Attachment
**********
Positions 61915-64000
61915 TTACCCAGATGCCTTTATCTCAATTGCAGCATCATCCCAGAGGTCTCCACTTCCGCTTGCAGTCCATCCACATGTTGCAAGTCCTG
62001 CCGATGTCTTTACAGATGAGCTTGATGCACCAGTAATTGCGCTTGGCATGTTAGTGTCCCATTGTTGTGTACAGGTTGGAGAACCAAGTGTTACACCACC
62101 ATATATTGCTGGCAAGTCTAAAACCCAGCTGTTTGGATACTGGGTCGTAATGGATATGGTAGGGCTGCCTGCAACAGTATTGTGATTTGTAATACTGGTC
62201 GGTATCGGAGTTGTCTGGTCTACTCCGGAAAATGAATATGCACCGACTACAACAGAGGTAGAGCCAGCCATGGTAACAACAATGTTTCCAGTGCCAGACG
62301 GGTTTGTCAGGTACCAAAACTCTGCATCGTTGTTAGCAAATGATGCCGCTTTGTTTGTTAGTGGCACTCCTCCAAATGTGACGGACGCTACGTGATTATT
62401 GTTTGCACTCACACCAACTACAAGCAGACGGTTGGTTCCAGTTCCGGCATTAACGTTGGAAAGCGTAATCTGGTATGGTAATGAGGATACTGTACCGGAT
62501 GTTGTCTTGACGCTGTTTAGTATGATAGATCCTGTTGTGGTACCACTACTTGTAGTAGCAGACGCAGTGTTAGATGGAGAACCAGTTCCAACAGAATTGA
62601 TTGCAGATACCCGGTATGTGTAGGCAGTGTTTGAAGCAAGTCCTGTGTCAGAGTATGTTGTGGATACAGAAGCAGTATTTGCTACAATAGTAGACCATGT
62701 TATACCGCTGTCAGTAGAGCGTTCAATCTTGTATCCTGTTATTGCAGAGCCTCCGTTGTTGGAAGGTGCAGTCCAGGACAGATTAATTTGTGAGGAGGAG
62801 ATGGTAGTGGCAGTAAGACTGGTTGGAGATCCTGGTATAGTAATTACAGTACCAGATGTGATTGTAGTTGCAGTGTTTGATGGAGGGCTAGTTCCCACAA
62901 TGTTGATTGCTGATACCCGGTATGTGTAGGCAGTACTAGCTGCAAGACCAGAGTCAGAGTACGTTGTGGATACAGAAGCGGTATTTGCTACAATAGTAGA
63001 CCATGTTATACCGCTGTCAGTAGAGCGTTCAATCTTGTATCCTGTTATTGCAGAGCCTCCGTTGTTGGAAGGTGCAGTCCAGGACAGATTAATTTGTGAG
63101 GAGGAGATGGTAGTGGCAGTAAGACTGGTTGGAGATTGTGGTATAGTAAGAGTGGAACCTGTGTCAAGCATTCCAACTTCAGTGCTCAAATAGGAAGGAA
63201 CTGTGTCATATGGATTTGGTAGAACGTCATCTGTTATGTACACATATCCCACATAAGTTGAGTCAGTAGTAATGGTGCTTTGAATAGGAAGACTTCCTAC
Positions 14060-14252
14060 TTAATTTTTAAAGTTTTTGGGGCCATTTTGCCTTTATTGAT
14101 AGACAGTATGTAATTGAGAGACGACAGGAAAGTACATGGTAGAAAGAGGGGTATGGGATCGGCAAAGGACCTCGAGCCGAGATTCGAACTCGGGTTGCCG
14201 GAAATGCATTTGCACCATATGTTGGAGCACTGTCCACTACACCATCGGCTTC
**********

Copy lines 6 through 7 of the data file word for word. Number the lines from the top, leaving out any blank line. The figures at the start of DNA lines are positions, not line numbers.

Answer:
62301 GGTTTGTCAGGTACCAAAACTCTGCATCGTTGTTAGCAAATGATGCCGCTTTGTTTGTTAGTGGCACTCCTCCAAATGTGACGGACGCTACGTGATTATT
62401 GTTTGCACTCACACCAACTACAAGCAGACGGTTGGTTCCAGTTCCGGCATTAACGTTGGAAAGCGTAATCTGGTATGGTAATGAGGATACTGTACCGGAT